Project: Unmanned Free Balloon
NK Labs designed a custom payload and launched it on a weather balloon to capture this video.
Algorand hired NK Labs to create and launch an unmanned free balloon payload to bring their new company's logo to the border of space. In order to have a marketing video together in time for their launch, we only had a week to go from background research on weather balloon construction and regulations all the way to the launch itself.
Design and Construction
We started the design by identifying all of the critical components which needed to fit inside of the payload:
GoPros to record video out the side and under the payload
Power bank to keep GoPros charged
Flotation feature in case of a water landing
This gave us a rough estimate of the payload's expected weight, which then allowed us to select appropriate balloons and parachutes.
Due to the short timeline of the project, we soon determined that we would only be able to launch a couple balloons in a best-case scenario. This meant that each payload would need to be optimized for video quality because having beautiful imagery for the client's marketing video was the end goal in this project. One risk we had observed from other balloon launches was that the Sun can ruin shots with too much glare and brightness. To reduce the risk of glare compromising the high-altitude shot of the atmosphere (the most important shot), and, in turn, compromising the entire launch, we decided to add a second horizontal GoPro and logo on the opposite side of the payload. That way, if the Sun interfered with one camera's shot, the other should still capture successful video.
The GPS tracker needed to maintain an upward orientation so that it could transmit its position. This created an interesting challenge for us to control the orientation of the tracker in the smallest and lightest method we could create in our extremely short time frame. We ultimately designed a small gimbal system which we printed on our Form 2.
Internals of the payload: GPS on the custom gimbal on the left; 3 GoPros on the right
After running a variety of simulations of expected trajectories, we chose to launch the balloon from Great Barrington, MA. This location was recommended to us by a fellow free-balloon enthusiast, and it offered fairly promising recovery locations at a safe distance from the Atlantic. The wide, open field and clear skies upon arrival reaffirmed that this would be an excellent launch point.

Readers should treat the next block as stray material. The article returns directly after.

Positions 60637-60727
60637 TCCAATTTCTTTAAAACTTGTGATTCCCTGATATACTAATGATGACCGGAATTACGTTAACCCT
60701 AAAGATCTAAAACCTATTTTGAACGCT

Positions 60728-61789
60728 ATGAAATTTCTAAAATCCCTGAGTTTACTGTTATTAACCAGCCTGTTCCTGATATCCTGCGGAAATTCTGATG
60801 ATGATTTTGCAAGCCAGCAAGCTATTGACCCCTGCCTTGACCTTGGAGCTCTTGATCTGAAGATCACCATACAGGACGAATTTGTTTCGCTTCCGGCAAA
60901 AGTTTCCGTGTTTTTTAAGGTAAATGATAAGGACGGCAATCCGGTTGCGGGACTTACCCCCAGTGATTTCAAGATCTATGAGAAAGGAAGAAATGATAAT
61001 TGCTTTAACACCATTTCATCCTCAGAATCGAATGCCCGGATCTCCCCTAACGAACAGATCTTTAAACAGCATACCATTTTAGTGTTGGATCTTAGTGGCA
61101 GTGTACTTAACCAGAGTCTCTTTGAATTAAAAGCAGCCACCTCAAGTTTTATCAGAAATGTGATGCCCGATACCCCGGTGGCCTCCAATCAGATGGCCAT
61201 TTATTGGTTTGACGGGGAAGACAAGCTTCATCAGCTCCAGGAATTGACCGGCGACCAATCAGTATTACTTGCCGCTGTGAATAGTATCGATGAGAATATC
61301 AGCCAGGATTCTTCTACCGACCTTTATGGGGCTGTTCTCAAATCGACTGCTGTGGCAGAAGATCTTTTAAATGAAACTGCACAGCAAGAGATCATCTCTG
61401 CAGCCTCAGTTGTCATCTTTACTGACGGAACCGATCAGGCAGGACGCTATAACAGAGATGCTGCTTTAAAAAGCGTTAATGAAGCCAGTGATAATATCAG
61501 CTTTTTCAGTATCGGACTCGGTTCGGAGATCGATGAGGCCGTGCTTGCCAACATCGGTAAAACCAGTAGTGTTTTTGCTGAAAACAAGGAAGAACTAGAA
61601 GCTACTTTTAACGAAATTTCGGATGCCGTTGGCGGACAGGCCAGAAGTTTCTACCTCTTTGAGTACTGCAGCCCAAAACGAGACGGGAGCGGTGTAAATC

Since the start of the project, we were well aware of how difficult the process to recover a balloon payload could be. After the balloon is launched, any sense of control is lost and the balloon (and all of the equipment inside it) is subject only to the ever-changing prevailing winds. Running the trajectory simulations helps significantly, but they are limited by forecast inaccuracies, and they require inputs like ascent and descent rate, as well as burst altitude, which can only be roughly estimated due to a variety of factors. There is virtually no ability to guarantee the payload will not land in an inaccessible or dangerous location like a tall tree, a swamp, on a building, or a roadway.
GPS tracking of the balloon as it traveled east across Massachusetts
As evidence of the limitations of trajectory prediction, the payload was expected to land around North Brookfield, MA, but it actually landed about 20 miles due west in Belchertown, MA. Despite the difference in travel distance, the path that the balloon took was extremely similar to the expected path of travel. We were prepared to have to hike through woods, wade through swamps, and kayak down rivers so that we could recover the video files in the payload. As luck would have it, the payload landed about 25 feet up a tree immediately next to a road. It seemed too good to be true, and when we arrived at the location, we learned that the payload was just across the border of a gated section of private property. Upon discovering that the property was owned by the town of Belchertown, we were able to speak with the town administrator, gained permission to retrieve the payload from the property, and even got a police escort to the site.
The payload caught in the tree it landed in.
In the end, this project was incredibly successful. Technologically, all aspects of the project worked about as expected: the GoPros neither overheated from extended run time nor ran out of battery due to the coldness of the upper atmosphere; the GPS reported reasonably accurate coordinates throughout the trip; the balloon lifted the payload to a sufficiently high altitude for the atmospheric imagery we sought. Since the first launch got the necessary video, Algorand had enough time to edit the 15+ hours of video into a succinct marketing video for their company's launch a few days later.